Vive the evo­lu­tion

The face of our sub­urbs con­tin­ues to change, but not al­ways for the bet­ter ar­gues Tim Ross in his new tele­vi­sion show, writes Jennifer Veer­huis

The Daily Telegraph (Sydney) - Home - - BUILD - jennifer.veer­ More Episode 2 of Streets of Your Town airs on ABC1 on Novem­ber 15

Tim Ross (left) is best known as co­me­dian, but there’s one thing he doesn’t find par­tic­u­larly funny. And that’s what he sees as the loss of Aus­tralia’s iden­tity in ar­chi­tec­ture. In a new two-part se­ries, Streets Of Your Town, on ABC1, Ross looks at the history of Aus­tralia’s sub­urbs, dis­cussing the mer­its of ar­chi­tect-de­signed homes by names such as Robin Boyd and Harry Sei­dler and ex­plor­ing how big homes be­came so pop­u­lar.

Back in style

In the show Tim vis­its a va­ri­ety of homes around the coun­try, in­clud­ing the im­pos­ing Blues Point Tower by Sei­dler, built over­look­ing Syd­ney Har­bour in 1962, when it was Aus­tralia’s tallest apart­ment block.

A stroll around Sei­dler’s more mod­est Rose Sei­dler House — the back­drop for Syd­ney Liv­ing Mu­seum’s Fifties Fair each year — re­veals a strik­ingly mod­ern de­sign in a bush set­ting that still holds the pub­lic’s at­ten­tion al­most 70 years on.

As the post-war years gave way to un­prece­dented pros­per­ity, our houses grew too large, Tim ar­gues, and re­sponded less and less to the land­scape.

“Why don’t the sub­urbs look more Aus­tralian, where’s the sense of who we are?” he says. “You could go to some of the newer sub­urbs to­day and you could be in Amer­ica, you could be in Europe.”

Big­ger is not al­ways bet­ter in hous­ing, Tim ar­gues, sug­gest­ing that some­times we need to be care­ful what we wish for.

“I think we’ve been sold it and we were be­ing sold it in the 1960s but back then we just couldn’t af­ford it,” he says. “Then things be­came cheaper and we could get that space.

“If some­one tells you that you can get the ex­tra room and it’s not go­ing to cost you any more, you say, ‘Yeah, I’ll have it’.”

History re­peat­ing it­self

We could do a lot worse than look to the past for hous­ing de­sign in­spi­ra­tion, Tim says.

“There was a time when you could buy an ar­chi­tect-de­signed pro­ject home that was mod­est in size and that was ac­ces­si­ble to ev­ery­day Aus­tralians,” he says. “But peo­ple have made the mis­take that space is de­sign and they’re two dif­fer­ent things.”

A visit to the Rosen­burg Hills house in Tur­ra­murra, de­signed by Neville Gruz­man and built in 1966 for the owner, an “ar­dent nud­ist and vege­tar­ian”, re­veals a home bathed in nat­u­ral light via floor-to-ceil­ing glass win­dows which wel­comes the bush in­doors, while still main­tain­ing pri­vacy.

Sim­i­larly, the God­sell House built in 1965 in the Mel­bourne sub­urb of Beau­maris is an ex­am­ple of a light-filled home that changes through­out the day while main­tain­ing a strong con­nec­tion to the out­doors.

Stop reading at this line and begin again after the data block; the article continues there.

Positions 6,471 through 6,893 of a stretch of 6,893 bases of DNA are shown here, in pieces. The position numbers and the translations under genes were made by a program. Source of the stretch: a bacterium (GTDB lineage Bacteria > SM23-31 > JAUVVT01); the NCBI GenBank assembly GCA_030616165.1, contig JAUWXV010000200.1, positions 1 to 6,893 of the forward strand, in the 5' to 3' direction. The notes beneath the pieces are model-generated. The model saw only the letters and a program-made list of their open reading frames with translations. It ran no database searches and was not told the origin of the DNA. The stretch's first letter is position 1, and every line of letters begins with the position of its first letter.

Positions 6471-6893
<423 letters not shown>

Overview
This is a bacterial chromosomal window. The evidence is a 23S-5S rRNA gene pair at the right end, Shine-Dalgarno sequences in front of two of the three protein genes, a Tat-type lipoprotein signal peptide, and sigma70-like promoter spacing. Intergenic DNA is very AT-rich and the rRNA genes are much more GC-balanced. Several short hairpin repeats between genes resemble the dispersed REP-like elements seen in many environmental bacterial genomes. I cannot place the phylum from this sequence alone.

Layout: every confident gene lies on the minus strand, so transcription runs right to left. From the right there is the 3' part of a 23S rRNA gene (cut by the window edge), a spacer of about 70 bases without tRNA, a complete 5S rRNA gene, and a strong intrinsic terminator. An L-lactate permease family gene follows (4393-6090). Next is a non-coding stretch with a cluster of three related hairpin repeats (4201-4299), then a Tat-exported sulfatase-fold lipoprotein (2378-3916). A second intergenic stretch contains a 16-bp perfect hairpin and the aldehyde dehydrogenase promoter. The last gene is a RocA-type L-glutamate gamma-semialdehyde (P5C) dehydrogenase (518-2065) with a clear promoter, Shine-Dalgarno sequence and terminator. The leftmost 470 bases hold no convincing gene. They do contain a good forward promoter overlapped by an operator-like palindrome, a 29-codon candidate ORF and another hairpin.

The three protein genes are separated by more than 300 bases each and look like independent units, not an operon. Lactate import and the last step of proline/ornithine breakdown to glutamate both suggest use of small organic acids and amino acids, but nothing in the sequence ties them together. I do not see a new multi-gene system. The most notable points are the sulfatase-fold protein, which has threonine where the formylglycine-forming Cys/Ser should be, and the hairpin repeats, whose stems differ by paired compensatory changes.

How­ever, Tim says, some­where along the line we lost our way.

“In the late ’80s or early ’90s the term McMan­sion was coined in Amer­ica about over-the-top style hous­ing,” he says.

“Es­pe­cially in the ’90s, they drew from lots

of eras so you could get a lit­tle bit of Ge­or­gian, a lit­tle bit of Ed­war­dian and you’d cre­ate this fake mod­ern fa­cade.

“Then it was on to build the big­gest house you could on the block and we bought the idea, hook, line and sinker.”

Ask an ar­chi­tect

But while bet­ter de­signed homes might be a so­lu­tion, he does be­lieve ar­chi­tects seem costly and out of reach for many Aus­tralians.

“In the 1950s and ’60s, Modernists be­lieved great de­sign would change the world and so they be­lieved in de­sign be­ing ac­ces­si­ble to ev­ery­one,” he says. “The per­cep­tion to­day is that ar­chi­tec­ture is ex­pen­sive. Ar­chi­tects have not done a great job in sell­ing them­selves but a good de­signer will save you ev­ery time.”

Back to Basix

The Build­ing Sus­tain­abil­ity In­dex, known as Basix, has achieved some good out­comes in NSW in Tim’s view, par­tic­u­larly with the stan­dard of apart­ments in Syd­ney, but that hasn’t nec­es­sar­ily trans­lated to house de­sign. Put sim­ply, we could do bet­ter. “They don’t al­ways have to stick out, they don’t have to scream ‘look at me’,” he says.

“Too of­ten we’re build­ing houses that turn our back on the environment and the neigh­bour­hood in a coun­try where we’ve got the best cli­mate in the world.

“You drive in through your garage and you stop in­ter­act­ing with the neigh­bours.”

The Rosen­burg Hills house de­signed by Neville Gruz­man in 1966 bal­ances nat­u­ral light and pri­vacy.

The orig­i­nal ar­chi­tect re­turned to ex­tend the house in 1983 at the re­quest of the own­ers.

Rose Sei­dler House on Syd­ney’s up­per north shore was a post-war de­sign by ar­chi­tect Harry Sei­dler for his par­ents.

Blues Point Tower at McMa­hons Point was an early 1960s de­sign by ar­chi­tect Harry Sei­dler, over­look­ing Syd­ney Har­bour.

God­sell House, de­signed by 1960 by ar­chi­tect David God­sell for his fam­ily home, in Beau­maris, Mel­bourne, is bathed in nat­u­ral light all day.

The Tor­breck build­ing, de­signed by ar­chi­tects Job and Froud, was the first high-rise res­i­den­tial de­vel­op­ment in Queens­land.

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